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Date of Award

4-1984

Degree Type

Thesis

Degree Name

Doctor of Philosophy (PhD)

Department

Psychology

Supervisor

Professor Martin Daly

Abstract

Using radiotelemetry, the spatiotemporal surface activity patterns of the Merriam kangaroo rat (pipodomys merriami) were studied in relation to several physiological and ecological factors. It was found that males were more active than females during the breeding season but not otherwise. Females' surface activity varied in relation to reproductive condition with estrous females most active, pregnant and lactating females intermediate, and anestrous females least active. D. merriami home range sizes were sexually monomorphic in all seasons and ranged in size from 0.03 to 1.16 ha. The majority of activity, however, was restricted to an area of about 0.03 ha. Animals exhibited substantial range overlap with females overlapping males more than other females. No difference was apparent for males. Ranges remained relatively stable in location with only a few animals making substantial shifts. Day burrows, of which animals used several, were regularly distributed so that nearest-neighbors tended to be at maximal distances. As with spatial overlap, females' nearest-neighbors tended to be males.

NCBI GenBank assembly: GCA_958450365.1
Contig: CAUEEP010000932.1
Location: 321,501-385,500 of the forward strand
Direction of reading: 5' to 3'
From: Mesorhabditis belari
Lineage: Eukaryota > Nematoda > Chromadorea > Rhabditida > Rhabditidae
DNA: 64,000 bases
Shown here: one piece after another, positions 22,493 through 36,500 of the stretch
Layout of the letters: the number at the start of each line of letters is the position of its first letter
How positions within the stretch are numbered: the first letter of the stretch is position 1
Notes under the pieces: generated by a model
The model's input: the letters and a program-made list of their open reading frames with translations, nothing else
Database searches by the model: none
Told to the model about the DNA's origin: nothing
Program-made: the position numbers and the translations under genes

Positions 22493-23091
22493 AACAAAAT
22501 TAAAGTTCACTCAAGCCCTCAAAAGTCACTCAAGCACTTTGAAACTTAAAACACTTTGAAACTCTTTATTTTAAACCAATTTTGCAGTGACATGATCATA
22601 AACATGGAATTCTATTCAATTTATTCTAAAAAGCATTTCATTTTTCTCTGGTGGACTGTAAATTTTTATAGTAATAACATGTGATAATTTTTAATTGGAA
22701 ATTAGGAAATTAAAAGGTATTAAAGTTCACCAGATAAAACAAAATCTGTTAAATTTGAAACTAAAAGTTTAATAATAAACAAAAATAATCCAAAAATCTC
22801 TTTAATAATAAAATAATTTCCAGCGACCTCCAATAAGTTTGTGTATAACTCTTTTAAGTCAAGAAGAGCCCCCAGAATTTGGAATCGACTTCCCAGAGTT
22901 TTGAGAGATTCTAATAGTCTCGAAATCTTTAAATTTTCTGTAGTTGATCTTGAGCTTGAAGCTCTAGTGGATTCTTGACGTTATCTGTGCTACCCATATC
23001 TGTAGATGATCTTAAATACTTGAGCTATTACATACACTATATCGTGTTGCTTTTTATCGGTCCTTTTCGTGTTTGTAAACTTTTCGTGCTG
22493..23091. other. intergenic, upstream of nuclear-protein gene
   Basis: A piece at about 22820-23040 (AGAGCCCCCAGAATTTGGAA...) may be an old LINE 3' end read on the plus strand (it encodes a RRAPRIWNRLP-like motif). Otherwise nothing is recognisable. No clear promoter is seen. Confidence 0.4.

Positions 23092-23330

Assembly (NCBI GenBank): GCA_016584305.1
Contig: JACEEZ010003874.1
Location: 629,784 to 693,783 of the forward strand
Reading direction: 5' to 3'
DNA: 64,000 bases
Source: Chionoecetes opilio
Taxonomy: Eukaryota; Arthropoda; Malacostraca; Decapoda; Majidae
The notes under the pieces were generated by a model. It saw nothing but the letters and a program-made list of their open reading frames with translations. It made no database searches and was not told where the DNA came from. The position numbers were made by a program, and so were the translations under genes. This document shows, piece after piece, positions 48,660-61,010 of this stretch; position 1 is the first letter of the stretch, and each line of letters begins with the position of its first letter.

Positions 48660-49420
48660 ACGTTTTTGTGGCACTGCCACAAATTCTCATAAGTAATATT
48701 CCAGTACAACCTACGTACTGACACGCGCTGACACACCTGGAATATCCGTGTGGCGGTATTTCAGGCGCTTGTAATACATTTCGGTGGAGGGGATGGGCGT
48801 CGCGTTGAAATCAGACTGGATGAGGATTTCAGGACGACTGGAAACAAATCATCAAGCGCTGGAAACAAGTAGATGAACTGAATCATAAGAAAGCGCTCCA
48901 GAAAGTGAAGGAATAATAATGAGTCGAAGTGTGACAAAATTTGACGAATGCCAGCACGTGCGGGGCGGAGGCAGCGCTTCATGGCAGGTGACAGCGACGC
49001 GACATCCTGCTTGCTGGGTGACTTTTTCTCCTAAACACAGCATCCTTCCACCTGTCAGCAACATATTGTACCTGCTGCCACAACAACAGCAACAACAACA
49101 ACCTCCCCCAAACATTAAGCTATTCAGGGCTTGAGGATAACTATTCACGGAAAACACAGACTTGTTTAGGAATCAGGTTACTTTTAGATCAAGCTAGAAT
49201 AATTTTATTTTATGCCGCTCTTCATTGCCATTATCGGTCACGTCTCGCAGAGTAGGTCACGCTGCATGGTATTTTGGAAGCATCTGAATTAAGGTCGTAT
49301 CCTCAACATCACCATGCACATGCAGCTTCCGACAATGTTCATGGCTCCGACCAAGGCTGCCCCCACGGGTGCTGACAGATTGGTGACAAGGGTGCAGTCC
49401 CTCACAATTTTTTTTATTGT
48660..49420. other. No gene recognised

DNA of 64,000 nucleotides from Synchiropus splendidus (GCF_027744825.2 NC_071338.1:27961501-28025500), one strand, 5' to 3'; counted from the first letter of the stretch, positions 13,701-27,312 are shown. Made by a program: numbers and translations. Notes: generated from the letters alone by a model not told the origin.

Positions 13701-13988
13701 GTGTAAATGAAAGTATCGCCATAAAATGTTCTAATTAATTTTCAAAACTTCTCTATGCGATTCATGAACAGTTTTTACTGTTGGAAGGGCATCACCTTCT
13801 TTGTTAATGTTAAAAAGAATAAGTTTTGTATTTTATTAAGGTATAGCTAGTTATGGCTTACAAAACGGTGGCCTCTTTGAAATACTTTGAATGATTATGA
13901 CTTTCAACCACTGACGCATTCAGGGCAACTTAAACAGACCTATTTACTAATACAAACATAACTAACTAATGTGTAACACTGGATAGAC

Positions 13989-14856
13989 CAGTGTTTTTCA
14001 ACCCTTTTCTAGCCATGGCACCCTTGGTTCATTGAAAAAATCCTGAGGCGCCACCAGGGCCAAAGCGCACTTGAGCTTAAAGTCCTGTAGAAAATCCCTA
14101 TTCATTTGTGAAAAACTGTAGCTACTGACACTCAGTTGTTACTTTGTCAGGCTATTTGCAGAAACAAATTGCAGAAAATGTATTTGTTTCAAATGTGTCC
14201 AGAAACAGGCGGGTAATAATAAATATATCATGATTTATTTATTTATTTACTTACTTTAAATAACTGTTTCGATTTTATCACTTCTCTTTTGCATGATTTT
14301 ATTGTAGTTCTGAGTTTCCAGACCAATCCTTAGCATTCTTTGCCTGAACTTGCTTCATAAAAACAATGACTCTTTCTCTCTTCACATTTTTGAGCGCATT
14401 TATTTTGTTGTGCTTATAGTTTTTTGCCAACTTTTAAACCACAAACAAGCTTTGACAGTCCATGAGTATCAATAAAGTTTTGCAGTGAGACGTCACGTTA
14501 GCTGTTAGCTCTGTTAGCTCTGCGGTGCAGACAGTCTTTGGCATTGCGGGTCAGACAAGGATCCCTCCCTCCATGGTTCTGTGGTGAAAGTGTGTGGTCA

These findings contribute to the natural history of D. merriami and to the study of small mammal social systems. These findings also suggest that this species may have a more complex social structure than heretofore thought.

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